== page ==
Joe Dudek: A Big Player from a Small School
When people think about Heisman Trophy candidates, they think about conferences like the Big 12, SEC, and Big 10. They think about schools like Alabama, Florida, Ohio State, and Texas.
What do all of these things have in common?
They are all schools or conferences with long and storied traditions.
Most people don't think about Division II players, let alone thinking a player from Division III could ever possibly win the Heisman Trophy.
Joe Dudek was a running back who played for Plymouth State College (now Plymouth State University) from 1982-1985. During his time at Plymouth State, the Panthers, as they are known, went 37-6 going to the Eastern College Athletic Conference playoffs twice, making their first ever NCAA D III appearance.
He set 10 Plymouth State records and numerous NCAA records.
His most famous is the NCAA record for career running touchdowns with 76 in his four years at Plymouth. The former record was held by Walter Payton who had 66 in his four years at Jackson State.
He also set the NCAA record for games with two or more touchdowns (24).
During his career with the Panthers he only missed one game. He had a wide assortment of injuries throughout his four years at Plymouth State, but still managed to play in almost every single game.
Dudek would go on to finish his career at Plymouth with 5,570 rushing yards.
He would end up finishing ninth in the voting for the Heisman Trophy in 1985 as Bo Jackson would end up winning the award. This alone is an amazing feat considering he played in Division III, which ultimately finished his chances at winning the trophy since no player outside of Division I has ever won the award. His cause was helped out a little when Sports Illustrated picked him as their guy to win the trophy.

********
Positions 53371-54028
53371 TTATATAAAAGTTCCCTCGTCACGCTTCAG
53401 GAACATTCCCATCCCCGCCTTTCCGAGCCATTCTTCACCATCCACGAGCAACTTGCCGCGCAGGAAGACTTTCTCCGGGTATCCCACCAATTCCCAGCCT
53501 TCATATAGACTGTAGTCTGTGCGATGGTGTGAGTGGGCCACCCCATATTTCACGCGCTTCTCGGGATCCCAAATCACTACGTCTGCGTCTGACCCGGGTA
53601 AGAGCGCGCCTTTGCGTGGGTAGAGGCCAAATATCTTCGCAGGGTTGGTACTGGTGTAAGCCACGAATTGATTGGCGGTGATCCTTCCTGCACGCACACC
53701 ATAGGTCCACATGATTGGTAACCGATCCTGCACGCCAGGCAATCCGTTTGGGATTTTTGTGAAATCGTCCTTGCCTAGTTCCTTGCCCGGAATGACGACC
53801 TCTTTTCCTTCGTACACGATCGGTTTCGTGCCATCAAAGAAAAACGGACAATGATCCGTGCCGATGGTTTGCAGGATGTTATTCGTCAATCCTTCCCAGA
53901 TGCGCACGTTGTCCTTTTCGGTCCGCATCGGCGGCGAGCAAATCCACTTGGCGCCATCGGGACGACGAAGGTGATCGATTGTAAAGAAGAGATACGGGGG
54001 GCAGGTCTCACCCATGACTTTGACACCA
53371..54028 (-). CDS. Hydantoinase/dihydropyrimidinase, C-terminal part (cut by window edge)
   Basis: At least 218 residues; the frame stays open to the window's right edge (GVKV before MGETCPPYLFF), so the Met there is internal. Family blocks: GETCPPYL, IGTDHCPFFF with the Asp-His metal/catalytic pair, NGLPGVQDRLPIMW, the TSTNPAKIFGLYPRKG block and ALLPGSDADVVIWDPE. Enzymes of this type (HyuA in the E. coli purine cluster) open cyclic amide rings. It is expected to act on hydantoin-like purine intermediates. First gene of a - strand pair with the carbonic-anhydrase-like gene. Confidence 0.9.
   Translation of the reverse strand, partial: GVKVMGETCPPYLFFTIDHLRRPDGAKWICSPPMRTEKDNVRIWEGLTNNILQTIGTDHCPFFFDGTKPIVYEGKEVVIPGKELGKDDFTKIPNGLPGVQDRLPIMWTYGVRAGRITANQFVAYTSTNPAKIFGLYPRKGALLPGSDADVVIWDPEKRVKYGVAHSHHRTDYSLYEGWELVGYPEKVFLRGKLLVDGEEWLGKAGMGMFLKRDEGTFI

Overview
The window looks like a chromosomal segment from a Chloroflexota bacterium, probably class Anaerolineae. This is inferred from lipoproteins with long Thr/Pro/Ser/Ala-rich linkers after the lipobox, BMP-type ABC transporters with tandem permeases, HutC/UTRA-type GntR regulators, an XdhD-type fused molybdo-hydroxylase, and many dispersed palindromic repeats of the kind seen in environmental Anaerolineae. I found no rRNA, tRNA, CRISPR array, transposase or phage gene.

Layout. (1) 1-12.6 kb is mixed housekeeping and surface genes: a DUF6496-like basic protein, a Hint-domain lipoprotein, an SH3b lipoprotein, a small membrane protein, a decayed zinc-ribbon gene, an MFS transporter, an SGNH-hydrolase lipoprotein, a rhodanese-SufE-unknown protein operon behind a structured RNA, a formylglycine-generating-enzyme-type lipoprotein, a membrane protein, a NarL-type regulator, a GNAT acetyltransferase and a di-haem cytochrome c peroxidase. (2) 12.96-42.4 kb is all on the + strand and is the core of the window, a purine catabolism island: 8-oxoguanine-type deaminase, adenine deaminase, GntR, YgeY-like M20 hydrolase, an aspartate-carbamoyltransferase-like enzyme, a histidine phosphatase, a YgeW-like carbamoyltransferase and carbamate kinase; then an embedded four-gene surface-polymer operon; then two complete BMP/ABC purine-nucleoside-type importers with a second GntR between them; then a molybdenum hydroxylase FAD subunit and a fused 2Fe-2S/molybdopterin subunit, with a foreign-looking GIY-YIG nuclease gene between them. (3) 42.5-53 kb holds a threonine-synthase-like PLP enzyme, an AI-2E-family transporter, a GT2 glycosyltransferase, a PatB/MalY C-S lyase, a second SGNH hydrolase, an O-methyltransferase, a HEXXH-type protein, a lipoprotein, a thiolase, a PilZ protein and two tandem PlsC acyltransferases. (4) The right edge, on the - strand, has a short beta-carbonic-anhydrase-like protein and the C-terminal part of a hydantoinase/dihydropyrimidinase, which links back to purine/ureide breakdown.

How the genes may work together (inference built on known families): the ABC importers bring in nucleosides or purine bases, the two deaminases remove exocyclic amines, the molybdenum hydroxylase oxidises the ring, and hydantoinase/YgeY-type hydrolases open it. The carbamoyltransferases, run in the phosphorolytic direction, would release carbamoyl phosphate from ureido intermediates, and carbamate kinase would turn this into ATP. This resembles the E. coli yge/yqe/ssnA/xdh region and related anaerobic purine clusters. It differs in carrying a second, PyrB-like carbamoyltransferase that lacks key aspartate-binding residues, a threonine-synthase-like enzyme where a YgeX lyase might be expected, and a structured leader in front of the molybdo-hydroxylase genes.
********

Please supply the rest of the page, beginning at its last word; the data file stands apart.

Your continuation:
Despite all his amazing stats he wasn't picked in the draft, although many people figured he would go between the fourth and 10th rounds. He ended up signing with the Denver Broncos and played in just two games rushing for 154 yards and two touchdowns.
I'm sure most people would say he set those kinds of records because he played in Division III and didn't have to play teams like Michigan and USC.
Sure that might have helped his cause a little but still the guy rushed for 76 touchdowns in four years. He ended up averaging just under 20 touchdowns a year and missed one game his entire career.
So next time when you're thinking about who should win the Heisman, you might want to go check out the Division III football Web site and take a look around. You never know what you may find.
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